The first proof of the people's good will towards him he received when he competed against Caius Popilius for a military tribuneship and was elected over him; a second and more conspicuous proof he received when, as nephew of Julia the deceased wife of Marius, he pronounced a splendid encomium upon her in the forum,1
and in her funeral procession ventured to display images of Marius, which were then seen for the first time since the administration of Sulla, because Marius and his friends had been pronounced public enemies.
When, namely, some cried out against Caesar for this procedure, the people answered them with loud shouts, received Caesar with applause, and admired him for bringing back after so long a time, as it were from Hades, the honours of Marius into the city. Now, in the case of elderly women, it was ancient Roman usage to pronounce funeral orations over them; but it was not customary in the case of young women, and Caesar was the first to do so when his own wife died.2
This also brought him much favour, and worked upon the sympathies of the multitude, so that they were fond of him, as a man who was gentle and full of feeling.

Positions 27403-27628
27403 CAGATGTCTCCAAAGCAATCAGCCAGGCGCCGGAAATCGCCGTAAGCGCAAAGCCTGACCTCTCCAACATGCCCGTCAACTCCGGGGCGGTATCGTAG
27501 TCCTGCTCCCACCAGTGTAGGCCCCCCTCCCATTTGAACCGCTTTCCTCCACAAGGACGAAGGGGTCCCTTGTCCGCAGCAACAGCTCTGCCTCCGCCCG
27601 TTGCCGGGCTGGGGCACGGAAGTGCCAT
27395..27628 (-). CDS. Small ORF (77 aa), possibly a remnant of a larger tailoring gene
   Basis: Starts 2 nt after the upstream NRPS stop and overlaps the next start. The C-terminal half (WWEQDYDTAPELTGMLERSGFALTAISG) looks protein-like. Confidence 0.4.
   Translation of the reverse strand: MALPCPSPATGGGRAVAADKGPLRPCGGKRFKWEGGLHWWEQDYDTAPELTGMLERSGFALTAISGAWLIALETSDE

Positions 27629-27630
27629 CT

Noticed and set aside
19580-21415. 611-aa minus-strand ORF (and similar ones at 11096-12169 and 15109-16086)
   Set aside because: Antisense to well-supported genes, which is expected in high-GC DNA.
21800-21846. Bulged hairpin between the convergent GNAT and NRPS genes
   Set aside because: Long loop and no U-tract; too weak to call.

After the funeral of his wife, he went out to Spain3
as quaestor under Vetus, one of the praetors, whom he never ceased to hold in high esteem, and whose son, in turn, when he himself was praetor, he made his quaestor. After he had served in this office, he married for his third wife4
Pompeia, having already by Cornelia a daughter who was afterwards married to Pompey the Great.
He was unsparing in his outlays of money, and was thought to be purchasing a transient and short-lived fame at a great price, though in reality he was buying things of the highest value at a small price. We are told, accordingly, that before he entered upon any public office he was thirteen hundred talents in debt.
Again, being appointed curator of the Appian Way, he expended upon it vast sums of his own money; and again, during his aedileship,5
he furnished three hundred and twenty pairs of gladiators, and by lavish provision besides for theatrical performances, processions, and public banquets, he washed away all memory of the ambitious efforts of his predecessors in the office. By these means he put the people in such a humour that every man of them was seeking out new offices and new honours with which to requite him.